Effects of reduced contrast on the perception and control of speed when driving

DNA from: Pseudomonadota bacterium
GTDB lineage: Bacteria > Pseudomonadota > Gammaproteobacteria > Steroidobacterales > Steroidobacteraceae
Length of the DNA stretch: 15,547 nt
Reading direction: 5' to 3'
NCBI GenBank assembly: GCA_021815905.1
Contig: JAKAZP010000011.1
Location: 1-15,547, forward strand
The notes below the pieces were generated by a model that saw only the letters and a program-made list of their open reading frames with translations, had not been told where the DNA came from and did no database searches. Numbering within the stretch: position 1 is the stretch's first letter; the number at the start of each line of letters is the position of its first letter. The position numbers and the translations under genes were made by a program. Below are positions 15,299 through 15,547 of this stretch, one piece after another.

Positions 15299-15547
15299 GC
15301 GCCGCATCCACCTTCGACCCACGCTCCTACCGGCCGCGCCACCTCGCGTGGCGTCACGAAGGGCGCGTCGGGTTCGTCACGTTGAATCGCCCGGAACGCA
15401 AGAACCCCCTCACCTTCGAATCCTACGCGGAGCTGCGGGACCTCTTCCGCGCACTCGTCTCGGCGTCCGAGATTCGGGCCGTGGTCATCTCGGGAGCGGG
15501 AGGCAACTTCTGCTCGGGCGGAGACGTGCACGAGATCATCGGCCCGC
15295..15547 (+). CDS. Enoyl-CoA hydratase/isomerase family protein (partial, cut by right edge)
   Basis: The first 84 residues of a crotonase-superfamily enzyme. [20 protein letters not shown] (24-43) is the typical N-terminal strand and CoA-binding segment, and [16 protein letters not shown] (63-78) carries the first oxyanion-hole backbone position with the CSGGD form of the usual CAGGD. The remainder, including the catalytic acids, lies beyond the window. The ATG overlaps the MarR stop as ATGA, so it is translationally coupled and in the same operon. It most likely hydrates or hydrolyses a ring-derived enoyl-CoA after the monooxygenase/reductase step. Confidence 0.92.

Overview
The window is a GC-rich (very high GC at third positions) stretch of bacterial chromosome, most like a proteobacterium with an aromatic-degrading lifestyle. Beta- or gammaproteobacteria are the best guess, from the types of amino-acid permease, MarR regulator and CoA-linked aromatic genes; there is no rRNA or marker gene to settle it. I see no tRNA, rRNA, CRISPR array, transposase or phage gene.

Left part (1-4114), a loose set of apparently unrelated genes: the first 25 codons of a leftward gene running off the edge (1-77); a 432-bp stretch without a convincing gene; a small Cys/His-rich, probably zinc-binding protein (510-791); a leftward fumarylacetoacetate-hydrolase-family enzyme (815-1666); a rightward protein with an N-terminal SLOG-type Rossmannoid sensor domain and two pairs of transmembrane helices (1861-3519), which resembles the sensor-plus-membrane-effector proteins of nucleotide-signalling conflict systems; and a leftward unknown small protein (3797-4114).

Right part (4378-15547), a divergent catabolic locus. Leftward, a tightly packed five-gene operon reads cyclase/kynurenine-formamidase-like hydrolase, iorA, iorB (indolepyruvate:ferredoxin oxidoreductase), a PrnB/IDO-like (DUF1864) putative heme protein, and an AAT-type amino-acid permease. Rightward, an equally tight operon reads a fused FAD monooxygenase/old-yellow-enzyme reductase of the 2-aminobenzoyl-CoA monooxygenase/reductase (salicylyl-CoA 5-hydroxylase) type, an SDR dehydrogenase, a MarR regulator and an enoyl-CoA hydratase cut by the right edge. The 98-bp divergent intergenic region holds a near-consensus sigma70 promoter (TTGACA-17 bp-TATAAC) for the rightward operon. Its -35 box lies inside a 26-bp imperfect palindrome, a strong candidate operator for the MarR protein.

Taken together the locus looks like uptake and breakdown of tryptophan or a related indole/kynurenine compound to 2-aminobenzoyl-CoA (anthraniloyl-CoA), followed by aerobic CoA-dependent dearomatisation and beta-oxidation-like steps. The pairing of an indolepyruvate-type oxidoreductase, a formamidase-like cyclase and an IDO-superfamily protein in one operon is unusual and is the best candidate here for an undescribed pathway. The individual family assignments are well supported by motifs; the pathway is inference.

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Misperception of speed under low-contrast conditions has been identified as a possible contributor to motor vehicle crashes in fog. To test this hypothesis, we investigated the effects of reduced contrast on drivers’ perception and control of speed while driving under real-world conditions. Fourteen participants drove around a 2.85 km closed road course under three visual conditions: clear view and with two levels of reduced contrast created by diffusing filters on the windscreen and side windows. Three dependent measures were obtained, without view of the speedometer, on separate laps around the road course: verbal estimates of speed; adjustment of speed to instructed levels (25 to 70 km h-1); and estimation of minimum stopping distance. The results showed that drivers traveled more slowly under low-contrast conditions. Reduced contrast had little or no effect on either verbal judgments of speed or estimates of minimum stopping distance. Speed adjustments were significantly slower under low-contrast than clear conditions, indicating that, contrary to studies of object motion, drivers perceived themselves to be traveling faster under conditions of reduced contrast. Under real-world driving conditions, drivers’ ability to perceive and control their speed was not adversely affected by large variations in the contrast of their surroundings. These findings suggest that perceptions of self-motion and object motion involve neural processes that are differentially affected by variations in stimulus contrast as encountered in fog.
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